What Is Physical Therapy
Physical therapy helps people of all ages to improve their movement or function, which may be limited due to a health condition, injury, surgery, or pain. Physical therapists are the movement experts. They can use different techniques such as manual therapy, dry needling, and guided exercises to get people moving and functioning better again.
There are different types of physical therapy, including neurological, pediatric, geriatric, vestibular, women’s health (pelvic floor), cardiopulmonary, and orthopedic. Although orthopedic physical therapists can work with anyone, their main focus is on orthopedic conditions such as injuries, surgery, and pain. There are a wide range of orthopedic conditions seen in an orthopedic clinic that range from low back and knee pain to ankle sprains and shoulder impingement, as well as work-related injuries. Orthopedic physical therapists also help patients recover from surgeries including knee replacements, fractures, spinal surgery, and rotator cuff surgery.
Types of Physical Therapy
Instead of just fixing your symptoms, your physical therapist finds the root cause to improve your pain and function. According to the American Physical Therapy Association vision statement, physical therapists “transform society by optimizing movement to improve the human experience.” In summary, physical therapists figure out what is causing your pain or dysfunction and help you address those issues to help you get moving.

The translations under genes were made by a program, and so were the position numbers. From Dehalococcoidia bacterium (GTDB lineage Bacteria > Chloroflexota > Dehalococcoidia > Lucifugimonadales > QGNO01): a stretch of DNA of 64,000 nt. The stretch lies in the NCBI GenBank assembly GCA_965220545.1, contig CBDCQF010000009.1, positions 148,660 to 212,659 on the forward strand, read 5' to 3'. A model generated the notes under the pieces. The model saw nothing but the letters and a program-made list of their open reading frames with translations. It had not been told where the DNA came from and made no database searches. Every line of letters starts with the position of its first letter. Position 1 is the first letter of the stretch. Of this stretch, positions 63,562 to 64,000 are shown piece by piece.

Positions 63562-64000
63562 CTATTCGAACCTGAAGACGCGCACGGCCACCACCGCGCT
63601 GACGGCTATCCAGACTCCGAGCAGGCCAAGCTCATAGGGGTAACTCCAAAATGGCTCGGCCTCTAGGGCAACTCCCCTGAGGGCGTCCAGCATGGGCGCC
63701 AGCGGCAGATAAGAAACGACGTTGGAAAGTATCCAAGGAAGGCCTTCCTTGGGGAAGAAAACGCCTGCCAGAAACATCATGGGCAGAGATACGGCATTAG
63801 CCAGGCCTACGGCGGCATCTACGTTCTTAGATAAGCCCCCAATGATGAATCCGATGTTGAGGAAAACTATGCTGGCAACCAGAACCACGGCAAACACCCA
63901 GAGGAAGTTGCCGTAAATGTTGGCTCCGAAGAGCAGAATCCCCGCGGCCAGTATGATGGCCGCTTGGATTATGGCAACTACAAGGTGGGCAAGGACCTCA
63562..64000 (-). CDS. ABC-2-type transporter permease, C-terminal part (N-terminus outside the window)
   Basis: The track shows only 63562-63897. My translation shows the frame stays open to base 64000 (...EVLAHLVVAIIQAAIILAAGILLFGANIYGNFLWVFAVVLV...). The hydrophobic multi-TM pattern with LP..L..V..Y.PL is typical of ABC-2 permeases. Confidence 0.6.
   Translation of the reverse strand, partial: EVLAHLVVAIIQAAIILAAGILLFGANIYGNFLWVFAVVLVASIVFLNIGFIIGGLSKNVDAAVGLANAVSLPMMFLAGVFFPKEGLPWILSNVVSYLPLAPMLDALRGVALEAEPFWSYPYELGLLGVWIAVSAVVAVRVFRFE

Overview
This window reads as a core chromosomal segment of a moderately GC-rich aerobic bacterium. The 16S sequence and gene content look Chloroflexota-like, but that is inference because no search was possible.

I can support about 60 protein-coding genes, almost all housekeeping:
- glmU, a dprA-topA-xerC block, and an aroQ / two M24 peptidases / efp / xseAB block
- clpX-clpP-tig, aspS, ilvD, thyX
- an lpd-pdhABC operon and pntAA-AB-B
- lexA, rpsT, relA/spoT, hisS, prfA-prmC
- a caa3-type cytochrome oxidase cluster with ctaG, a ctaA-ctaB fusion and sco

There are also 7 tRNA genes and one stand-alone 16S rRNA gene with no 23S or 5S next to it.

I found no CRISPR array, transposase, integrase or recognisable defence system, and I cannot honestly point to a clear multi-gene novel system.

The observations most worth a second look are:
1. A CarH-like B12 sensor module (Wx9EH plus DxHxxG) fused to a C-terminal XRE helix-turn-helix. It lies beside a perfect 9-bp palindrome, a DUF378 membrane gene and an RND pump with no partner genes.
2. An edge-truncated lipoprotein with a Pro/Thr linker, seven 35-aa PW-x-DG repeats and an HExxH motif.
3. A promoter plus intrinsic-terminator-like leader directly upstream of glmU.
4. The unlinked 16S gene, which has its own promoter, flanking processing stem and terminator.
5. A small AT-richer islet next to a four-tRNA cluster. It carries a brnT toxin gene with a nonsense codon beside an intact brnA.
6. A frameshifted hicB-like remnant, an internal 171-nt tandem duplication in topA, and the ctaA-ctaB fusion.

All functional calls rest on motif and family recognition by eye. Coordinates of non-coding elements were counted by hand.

When receiving physical therapy, your physical therapist will first do an initial evaluation on the body part and surrounding area that needs therapy. During the evaluation, your therapist will examine things like your range of motion, joint mobility, strength, and sometimes balance. They may also do special tests to help rule in or rule out specific conditions. Because all of your body parts are connected, your therapist will also check out areas above and below the body part in question to see if those regions are contributing to your problem. For example, if you are having knee pain, your therapist could examine your back, hips, and ankles and likely also look at your balance and how you walk. When examining the whole individual, instead of just one joint, you get better treatment, which means you get better faster.
Once the evaluation is finished, the therapist will come up with a plan of care with specific treatments to address your issues. One type of treatment that is evidence-based is manual therapy. Manual therapy consists of hands-on techniques (without devices or machines) including but not limited to soft tissue mobilization, joint mobilization, and manipulation that can improve patients’ pain and mobility. Your therapist may do dry needling (with your consent). Dry needling consists of inserting a thin monofilament needle into specific muscle(s) to improve your pain and/or function. And of course, your therapist will prescribe exercises that may include stretching, strengthening, and/or balance exercises. The goal of prescribing exercises is to teach you what to do so that you can continue to move/function better even after being discharged from therapy.
"The goal of prescribing exercises is to teach you what to do so that you can continue to move/function better even after being discharged from therapy."